Saturday, Sept. 24, 2022

People around the world are already preparing for the next pandemic. Because one thing we can be sure of — there will be another one. Pandemics have occurred throughout history and now, with about 7.58 billion people on the planet, we can be sure they will happen even more often. I read two books in early 2020 that predicted the pandemic we’re currently in. Only both authors both expected the next pandemic to be an influenza virus.

And maybe it will – next time. According to the Sydney Morning Herald, the five virus families most likely to cause the next pandemic are: Coronaviridae (the one we have now), Flavidiviridae, Togaviridae (both spread by mosquitoes), Orthomyxoviridae (includes all influenza), and Paramyxoviridae (has killed four people in Australia). Note: Viral outbreaks are getting more frequent.

The Sydney Morning Herald had a great graph of viral outbreaks from the 1918 flu to the 2020 COVID:

From the Sydney Morning Herald, Aug. 30, 2022

Compare this graph of viral outbreaks with the one below showing population increase since 1960. More people = faster spread.

Fortunately, researchers are getting ready. Here are three examples of preparation that are happening right now:

  1. Vaccine initiatives: Japan has launched a $2-billion vaccine-research initiative with the goal of having large-scale production of a vaccine ready within 100 days of a pandemic pathogen being identified. The research center, called SCARDA (Strategic Center of Biomedical Advance Vaccine Research and Development for Preparedness and Response) will open in November and research vaccines for eight pathogens, using variety of vaccine technologies. Japan’s initiative follows a similar 100 Days Mission launched at the UK-hosted G7 meetings with the goal of working toward a world plan to meet the challenge of a pandemic within 100 days.
  2. Treatments and therapeutics: Australia has launched a $1.5 billion initiative to research treatments and therapies that can be tested and applied within weeks or months of a new pandemic threat. The new center, called CGCPT (The Cumming Global Centre for Pandemic Therapeutics) opened on August 31, 2022. CGCPT plans to look beyond antivirals like Paxlovid and investigate new treatments for potential pandemic pathogens like influenza, coronaviruses and antibiotic-resistant bacteria. Other centers focused on therapeutics for potential pandemic viruses include: the Antiviral Drug Discovery Centers for Pathogens of Pathogenic Concern in the United States and Germany’s National Alliance for Pandemic Therapeutics.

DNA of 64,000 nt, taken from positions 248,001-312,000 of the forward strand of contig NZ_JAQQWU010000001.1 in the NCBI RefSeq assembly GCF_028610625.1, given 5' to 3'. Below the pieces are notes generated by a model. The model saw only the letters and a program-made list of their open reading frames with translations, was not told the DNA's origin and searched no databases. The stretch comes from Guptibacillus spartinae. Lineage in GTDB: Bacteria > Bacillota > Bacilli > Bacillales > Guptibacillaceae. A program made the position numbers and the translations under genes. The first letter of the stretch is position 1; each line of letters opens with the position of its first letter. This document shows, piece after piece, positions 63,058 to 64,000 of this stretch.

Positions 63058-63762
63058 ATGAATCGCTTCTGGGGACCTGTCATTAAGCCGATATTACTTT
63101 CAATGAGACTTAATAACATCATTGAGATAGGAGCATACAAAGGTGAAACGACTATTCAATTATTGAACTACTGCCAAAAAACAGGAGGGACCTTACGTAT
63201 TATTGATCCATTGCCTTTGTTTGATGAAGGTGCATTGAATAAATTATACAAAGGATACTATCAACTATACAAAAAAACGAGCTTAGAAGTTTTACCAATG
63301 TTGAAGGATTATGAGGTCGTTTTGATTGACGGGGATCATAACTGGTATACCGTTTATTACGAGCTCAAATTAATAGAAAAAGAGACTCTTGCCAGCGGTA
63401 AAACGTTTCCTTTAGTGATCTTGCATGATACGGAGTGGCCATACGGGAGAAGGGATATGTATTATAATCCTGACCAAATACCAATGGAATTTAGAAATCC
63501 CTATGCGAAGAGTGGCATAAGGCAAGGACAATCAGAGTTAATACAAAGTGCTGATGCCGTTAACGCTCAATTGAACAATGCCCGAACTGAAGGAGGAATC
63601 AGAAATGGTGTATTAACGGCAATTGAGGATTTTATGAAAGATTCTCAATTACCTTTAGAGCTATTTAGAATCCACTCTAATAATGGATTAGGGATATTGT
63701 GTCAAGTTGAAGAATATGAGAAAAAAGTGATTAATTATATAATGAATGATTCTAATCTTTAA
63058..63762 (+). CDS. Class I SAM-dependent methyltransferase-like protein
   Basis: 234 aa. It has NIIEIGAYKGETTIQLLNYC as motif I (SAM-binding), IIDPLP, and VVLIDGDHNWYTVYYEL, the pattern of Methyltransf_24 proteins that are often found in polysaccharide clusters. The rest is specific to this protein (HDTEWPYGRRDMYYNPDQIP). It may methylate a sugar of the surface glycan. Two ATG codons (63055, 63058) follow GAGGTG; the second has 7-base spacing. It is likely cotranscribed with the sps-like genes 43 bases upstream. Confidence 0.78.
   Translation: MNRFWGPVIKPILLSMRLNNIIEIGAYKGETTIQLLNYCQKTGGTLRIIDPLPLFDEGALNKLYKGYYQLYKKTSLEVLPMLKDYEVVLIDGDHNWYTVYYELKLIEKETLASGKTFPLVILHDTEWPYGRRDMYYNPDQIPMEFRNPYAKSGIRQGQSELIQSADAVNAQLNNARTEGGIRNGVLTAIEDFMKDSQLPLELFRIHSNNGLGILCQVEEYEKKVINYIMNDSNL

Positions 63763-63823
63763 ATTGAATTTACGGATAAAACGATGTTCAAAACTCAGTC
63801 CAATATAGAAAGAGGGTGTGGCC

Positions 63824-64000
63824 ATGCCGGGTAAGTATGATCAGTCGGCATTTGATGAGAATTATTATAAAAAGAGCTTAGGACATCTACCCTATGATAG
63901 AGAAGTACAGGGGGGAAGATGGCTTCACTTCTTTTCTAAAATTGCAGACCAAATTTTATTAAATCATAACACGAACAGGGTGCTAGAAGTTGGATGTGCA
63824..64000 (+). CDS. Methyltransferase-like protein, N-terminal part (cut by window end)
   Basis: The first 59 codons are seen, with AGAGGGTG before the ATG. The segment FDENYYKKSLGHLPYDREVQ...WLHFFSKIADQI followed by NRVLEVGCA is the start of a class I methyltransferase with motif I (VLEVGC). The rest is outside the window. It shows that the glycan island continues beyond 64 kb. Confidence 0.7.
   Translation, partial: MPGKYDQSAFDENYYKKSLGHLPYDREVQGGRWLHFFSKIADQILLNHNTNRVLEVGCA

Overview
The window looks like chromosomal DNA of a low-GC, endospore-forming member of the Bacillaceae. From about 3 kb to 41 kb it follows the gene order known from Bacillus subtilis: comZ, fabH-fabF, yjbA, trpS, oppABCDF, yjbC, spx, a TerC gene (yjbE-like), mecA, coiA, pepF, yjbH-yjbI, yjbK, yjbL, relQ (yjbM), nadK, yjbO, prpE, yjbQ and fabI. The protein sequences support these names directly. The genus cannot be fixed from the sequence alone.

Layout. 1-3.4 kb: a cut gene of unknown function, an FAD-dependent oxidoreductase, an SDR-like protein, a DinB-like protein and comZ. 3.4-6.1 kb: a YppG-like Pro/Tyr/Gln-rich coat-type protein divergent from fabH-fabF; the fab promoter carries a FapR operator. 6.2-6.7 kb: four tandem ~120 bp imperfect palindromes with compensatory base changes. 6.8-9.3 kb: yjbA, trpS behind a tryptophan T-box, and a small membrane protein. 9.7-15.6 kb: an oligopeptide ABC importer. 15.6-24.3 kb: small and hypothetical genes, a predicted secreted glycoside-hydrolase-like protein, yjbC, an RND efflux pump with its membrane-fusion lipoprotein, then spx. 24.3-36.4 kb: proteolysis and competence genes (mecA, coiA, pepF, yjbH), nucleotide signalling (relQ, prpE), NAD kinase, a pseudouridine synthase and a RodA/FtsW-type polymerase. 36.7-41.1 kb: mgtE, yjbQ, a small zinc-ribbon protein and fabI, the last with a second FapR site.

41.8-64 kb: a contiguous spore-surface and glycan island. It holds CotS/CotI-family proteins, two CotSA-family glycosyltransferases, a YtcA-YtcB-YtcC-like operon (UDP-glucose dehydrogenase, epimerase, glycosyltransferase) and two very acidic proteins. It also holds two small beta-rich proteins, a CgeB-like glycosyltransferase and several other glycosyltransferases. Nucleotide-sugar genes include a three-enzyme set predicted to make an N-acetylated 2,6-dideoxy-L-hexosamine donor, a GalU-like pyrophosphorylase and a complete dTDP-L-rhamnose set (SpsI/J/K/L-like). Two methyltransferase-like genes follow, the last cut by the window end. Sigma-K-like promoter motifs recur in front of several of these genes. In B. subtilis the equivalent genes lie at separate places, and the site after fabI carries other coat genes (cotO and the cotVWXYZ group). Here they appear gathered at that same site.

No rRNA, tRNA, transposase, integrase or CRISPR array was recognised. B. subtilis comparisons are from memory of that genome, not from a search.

3. Hospital redesign: When the pandemic started, hospitals found that specialized areas like intensive care units (ICU’s) and isolation wards were not adequate for an influx of large numbers of patients who required ventilators, special airflow systems, electric, gas, and equipment mounts–and were highly contagious as well. Some hospitals are incorporating the need for flexibility into new areas, like Rady Children’s Hospital in San Diego, planning for banks of rooms that can be adapted to changing needs. The Advisory Board article (link below) also recommends that hospitals rethink patient and staff flow from one area into another and reimagine waiting room design to accommodate patients safely.

We have so many vital concerns these days–climate change, drought, war, energy–to name a few. It’s important to keep preparation for the next pandemic a high priority.

Today’s Notable Headlines

“The five virus families most likely to cause the next pandemic,” The Sydney Morning Herald, Aug. 30, 2022. https://www.smh.com.au/national/the-five-virus-families-most-likely-to-cause-the-next-pandemic-20220829-p5bdh0.html

“Japan’s $2-billion initiative to prep pandemic vaccines in 100 days,” Nature, Sept 23, 2022. https://www.nature.com/articles/d41586-022-03000-3

“Billion-dollar project aims to prep drugs before the next pandemic,” Nature, Aug. 31, 2022. https://www.nature.com/articles/d41586-022-02776-8

“‘The future of hospitals’: How health systems are remodeling for the next crisis,” Advisory Board, Sept. 15, 2022. https://www.advisory.com/daily-briefing/2022/09/15/hospital-design

Additional Sources

Biomedical Advanced Research and Development Authority (BARDA), https://aspr.hhs.gov/AboutASPR/ProgramOffices/BARDA/Pages/default.aspx

100 Days Mission: First Implementation Report – HTML, Updated Dec. 7, 2021. https://www.gov.uk/government/publications/100-days-mission-first-implementation-report/100-days-mission-first-implementation-report-html

“Antiviral Drug Discovery (AViDD) Centers for Pathogens of Pandemic Concern,” NIH, reviewed May 24, 2022. https://www.niaid.nih.gov/research/antiviral-drug-discovery-centers-pathogens-pandemic-concern

“Strengthening Australia’s Pandemic Preparedness,” CSIRO, updated 21 Sept. 2022. https://www.csiro.au/en/work-with-us/services/consultancy-strategic-advice-services/CSIRO-futures/Health/Strengthening-Australias-Pandemic-Preparedness

Why am I doing this?

The coronavirus pandemic is a watershed historical event. People will be referring to “before the pandemic” or “after the pandemic” for decades to come. Since March 11, 2020, this blog has examined the modern pandemic experience, drawing on my background as a medical technologist, a historian, and an ordinary person living through an extraordinary world crisis. My sources, both primary and secondary, are documented with links for easy reference.

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